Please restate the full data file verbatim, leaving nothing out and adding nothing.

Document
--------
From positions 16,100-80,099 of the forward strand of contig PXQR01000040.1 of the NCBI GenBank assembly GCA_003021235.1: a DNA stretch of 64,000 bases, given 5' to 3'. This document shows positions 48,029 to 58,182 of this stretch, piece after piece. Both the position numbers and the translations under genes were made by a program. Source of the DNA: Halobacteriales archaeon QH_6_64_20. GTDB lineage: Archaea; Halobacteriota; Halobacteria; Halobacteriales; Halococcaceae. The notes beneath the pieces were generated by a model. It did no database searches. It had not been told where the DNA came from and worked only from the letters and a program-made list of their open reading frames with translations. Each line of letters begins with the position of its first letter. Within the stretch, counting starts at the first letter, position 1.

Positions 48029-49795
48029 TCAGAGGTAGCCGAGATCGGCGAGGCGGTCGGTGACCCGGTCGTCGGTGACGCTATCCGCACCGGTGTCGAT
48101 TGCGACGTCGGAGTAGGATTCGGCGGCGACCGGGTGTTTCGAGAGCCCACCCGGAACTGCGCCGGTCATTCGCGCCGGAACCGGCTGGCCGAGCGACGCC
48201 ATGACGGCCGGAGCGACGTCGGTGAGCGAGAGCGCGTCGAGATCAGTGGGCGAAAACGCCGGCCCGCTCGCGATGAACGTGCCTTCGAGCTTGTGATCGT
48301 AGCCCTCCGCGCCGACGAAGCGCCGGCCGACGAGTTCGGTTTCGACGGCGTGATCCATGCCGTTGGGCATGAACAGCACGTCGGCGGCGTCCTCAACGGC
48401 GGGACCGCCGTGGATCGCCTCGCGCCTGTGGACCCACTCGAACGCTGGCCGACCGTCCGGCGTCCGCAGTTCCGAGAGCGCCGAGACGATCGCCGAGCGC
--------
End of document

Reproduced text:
From positions 16,100-80,099 of the forward strand of contig PXQR01000040.1 of the NCBI GenBank assembly GCA_003021235.1: a DNA stretch of 64,000 bases, given 5' to 3'. This document shows positions 48,029 to 58,182 of this stretch, piece after piece. Both the position numbers and the translations under genes were made by a program. Source of the DNA: Halobacteriales archaeon QH_6_64_20. GTDB lineage: Archaea; Halobacteriota; Halobacteria; Halobacteriales; Halococcaceae. The notes beneath the pieces were generated by a model. It did no database searches. It had not been told where the DNA came from and worked only from the letters and a program-made list of their open reading frames with translations. Each line of letters begins with the position of its first letter. Within the stretch, counting starts at the first letter, position 1.

Positions 48029-49795
48029 TCAGAGGTAGCCGAGATCGGCGAGGCGGTCGGTGACCCGGTCGTCGGTGACGCTATCCGCACCGGTGTCGAT
48101 TGCGACGTCGGAGTAGGATTCGGCGGCGACCGGGTGTTTCGAGAGCCCACCCGGAACTGCGCCGGTCATTCGCGCCGGAACCGGCTGGCCGAGCGACGCC
48201 ATGACGGCCGGAGCGACGTCGGTGAGCGAGAGCGCGTCGAGATCAGTGGGCGAAAACGCCGGCCCGCTCGCGATGAACGTGCCTTCGAGCTTGTGATCGT
48301 AGCCCTCCGCGCCGACGAAGCGCCGGCCGACGAGTTCGGTTTCGACGGCGTGATCCATGCCGTTGGGCATGAACAGCACGTCGGCGGCGTCCTCAACGGC
48401 GGGACCGCCGTGGATCGCCTCGCGCCTGTGGACCCACTCGAACGCTGGCCGACCGTCCGGCGTCCGCAGTTCCGAGAGCGCCGAGACGATCGCCGAGCGC